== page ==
BOFIT Discussion Papers (1999- )

 

BOFIT Discussion Papers is a series devoted to academic studies by BOFIT economists and guest researchers. The focus is on works relevant for economic policy and economic developments in transition / emerging economies. >> More information.

Recent Submissions

  • Ma, Chang; Rogers, John; Zhou, Sili (2020)
    BOFIT Discussion Papers 16/2020
    We examine the immediate effects and bounce-back from six modern health crises: 1968 Flu, SARS (2003), H1N1 (2009), MERS (2012), Ebola (2014), and Zika (2016). Time-series models for a large cross-section of countries indicate that real GDP growth falls by around three percentage points in affected countries relative to unaffected countries in the year of the outbreak. Bounce-back in GDP growth is rapid, but output is still below pre-shock level five years later. Unemployment for less educated workers is higher and exhibits more persistence, and there is significantly greater persistence in female unemployment than male. The negative effects on GDP and unemployment are felt less in countries with larger first-year responses in government spending, especially on health care. Affected countries’ consumption declines, investment drops sharply, and international trade plummets. Bounce-back in these expenditure categories is also rapid but not by enough to restore pre-shock trends. Furthermore, indirect effects on own-country GDP from affected trading partners are significant for both the initial GDP decline and the positive bounce back. We discuss why our estimates are a lower bound for the global economic effects of COVID-19 and compare contours of the current pandemic to the historical episodes.
  • Ru, Hong; Yang, Endong; Zou, Kunru (2020)
    BOFIT Discussion Papers 15/2020
    This paper documents a strong delayed response to COVID-19, which is caused by the SARS-CoV2 virus in countries that did not encounter the SARS disease in 2003. The SARS outbreak was caused by a similar virus, SARS-CoV-1. Individuals in countries that developed SARS infections in 2003 search more intensively for COVID-19-related information on Google during the first outbreak of COVID-19 in Wuhan, China, in late January 2020. Governments in countries that have not experienced SARS respond significantly slower in implementing containment measures to combat COVID-19 than countries that have experienced SARS. Furthermore, the timely responses of individuals and governments are more pronounced in countries that reported deaths caused by SARS, which left deeper imprints. Consequently, COVID-19 case numbers and mortalities have been substantially higher in countries that did not experience SARS deaths. Our findings suggest that the imprint of the early experience of similar viruses is a fundamental mechanism underlying timely responses to COVID-19.
  • Aksoy, Cevat Giray; Eichengreen, Barry; Saka, Orkun (2020)
    BOFIT Discussion Papers 14/2020
    What will be political legacy of the Coronavirus pandemic? We find that epidemic exposure in an individual’s “impressionable years” (ages 18 to 25) has a persistent negative effect on confidence in political institutions and leaders. We find similar negative effects on confidence in public health systems, suggesting that the loss of confidence in political leadership and institutions is associated with healthcare-related policies at the time of the epidemic. In line with this argument, our results are mostly driven by individuals who experienced epidemics under weak governments with less capacity to act against the epidemic, disappointing their citizens. We provide evidence of this mechanism by showing that weak governments took longer to introduce policy interventions in response to the COVID-19 outbreak. These results imply that the Coronavirus may leave behind a long-lasting political scar on the current young generation (“Generation Z”).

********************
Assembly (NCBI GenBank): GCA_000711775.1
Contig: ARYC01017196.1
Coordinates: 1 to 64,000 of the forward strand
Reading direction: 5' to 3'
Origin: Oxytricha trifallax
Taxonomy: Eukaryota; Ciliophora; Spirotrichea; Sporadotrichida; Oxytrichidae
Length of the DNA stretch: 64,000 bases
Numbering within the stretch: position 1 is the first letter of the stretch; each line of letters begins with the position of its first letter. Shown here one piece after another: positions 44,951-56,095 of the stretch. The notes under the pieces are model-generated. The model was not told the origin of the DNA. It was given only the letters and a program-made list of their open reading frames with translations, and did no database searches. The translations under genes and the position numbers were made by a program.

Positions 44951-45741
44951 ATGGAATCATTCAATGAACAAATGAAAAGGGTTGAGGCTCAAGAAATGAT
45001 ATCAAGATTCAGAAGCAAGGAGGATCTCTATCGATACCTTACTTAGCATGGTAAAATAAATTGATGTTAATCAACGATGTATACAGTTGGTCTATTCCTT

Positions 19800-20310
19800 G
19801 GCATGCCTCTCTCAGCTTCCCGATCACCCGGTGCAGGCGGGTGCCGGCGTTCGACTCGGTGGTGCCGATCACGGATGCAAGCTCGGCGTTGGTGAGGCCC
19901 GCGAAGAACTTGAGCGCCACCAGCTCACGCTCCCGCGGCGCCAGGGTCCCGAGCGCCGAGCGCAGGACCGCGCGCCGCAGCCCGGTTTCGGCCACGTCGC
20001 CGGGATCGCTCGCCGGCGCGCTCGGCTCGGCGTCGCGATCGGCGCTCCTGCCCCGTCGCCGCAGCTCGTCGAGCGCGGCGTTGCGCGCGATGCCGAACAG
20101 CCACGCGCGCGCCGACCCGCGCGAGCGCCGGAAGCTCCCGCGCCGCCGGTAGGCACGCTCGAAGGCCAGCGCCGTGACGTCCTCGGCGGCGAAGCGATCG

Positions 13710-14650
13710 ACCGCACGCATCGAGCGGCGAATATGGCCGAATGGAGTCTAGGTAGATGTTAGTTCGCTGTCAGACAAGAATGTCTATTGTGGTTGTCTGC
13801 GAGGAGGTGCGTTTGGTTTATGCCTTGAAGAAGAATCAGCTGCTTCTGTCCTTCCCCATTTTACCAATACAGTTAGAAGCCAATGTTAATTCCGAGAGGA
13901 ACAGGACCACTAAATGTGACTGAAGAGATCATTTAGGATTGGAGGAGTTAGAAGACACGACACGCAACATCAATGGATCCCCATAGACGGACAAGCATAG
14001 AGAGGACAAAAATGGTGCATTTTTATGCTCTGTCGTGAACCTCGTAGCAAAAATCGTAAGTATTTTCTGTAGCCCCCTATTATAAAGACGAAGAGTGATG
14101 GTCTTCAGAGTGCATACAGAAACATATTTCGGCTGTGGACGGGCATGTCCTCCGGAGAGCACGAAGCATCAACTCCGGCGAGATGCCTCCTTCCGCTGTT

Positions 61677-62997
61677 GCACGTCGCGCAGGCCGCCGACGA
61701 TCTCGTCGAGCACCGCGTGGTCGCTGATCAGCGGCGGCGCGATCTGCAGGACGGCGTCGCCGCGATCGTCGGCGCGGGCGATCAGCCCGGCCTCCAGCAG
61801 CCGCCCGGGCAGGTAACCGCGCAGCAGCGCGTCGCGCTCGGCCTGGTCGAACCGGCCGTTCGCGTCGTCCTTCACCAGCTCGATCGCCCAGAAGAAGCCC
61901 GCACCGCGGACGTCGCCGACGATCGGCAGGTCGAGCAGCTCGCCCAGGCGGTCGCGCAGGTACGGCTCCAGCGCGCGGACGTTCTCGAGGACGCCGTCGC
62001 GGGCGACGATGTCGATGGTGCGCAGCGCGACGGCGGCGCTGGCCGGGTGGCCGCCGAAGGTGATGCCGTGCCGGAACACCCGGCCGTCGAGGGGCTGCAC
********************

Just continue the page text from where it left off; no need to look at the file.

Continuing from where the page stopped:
• Andrieș, Alin Marius; Podpiera, Anca Maria; Sprincean, Nicu (2020)
    BOFIT Discussion Papers 13/2020
    We investigate the relationship of central bank independence and banks’ systemic risk measures. Our results support the case for central bank independence, revealing that central bank independence has a robust, negative, and significant impact on the contribution and exposure of a bank to systemic risk. Moreover, the impact of central bank independence is similar for the stand-alone risk of individual banks. Secondarily, we study how the central bank independence affects the impact of selected country and banking system indicators on these systemic measures. The results show that central bank independence may exacerbate the effect of a crisis on the contribution of banks to systemic risk. However, central bank independence seems to mitigate the harmful effect of a bank’s high market power on its systemic risk contribution.
  • Funke, Michael; Tsang, Andrew (2020)
    BOFIT Discussion Papers 12/2020
    The People’s Bank of China (PBoC) has taken numerous measures to cushion the impacts of the COVID-19 health crisis on the Chinese economy. As the current monetary policy framework features a multi-instrument mix of liquidity tools and pricing signals, we employ a dynamic-factor modeling approach to derive an indicator of China’s monetary policy stance. Our approach assumes that comovements of several monetary policy instruments share a common element that can be captured by an underlying unobserved component. We use the derived indicator to trace the response of the PBoC to the coronavirus pandemic. The estimates reveal that the PBoC has implement novel policy measures to ensure that commercial banks maintain liquidity access and credit provision during the COVID-19 crisis.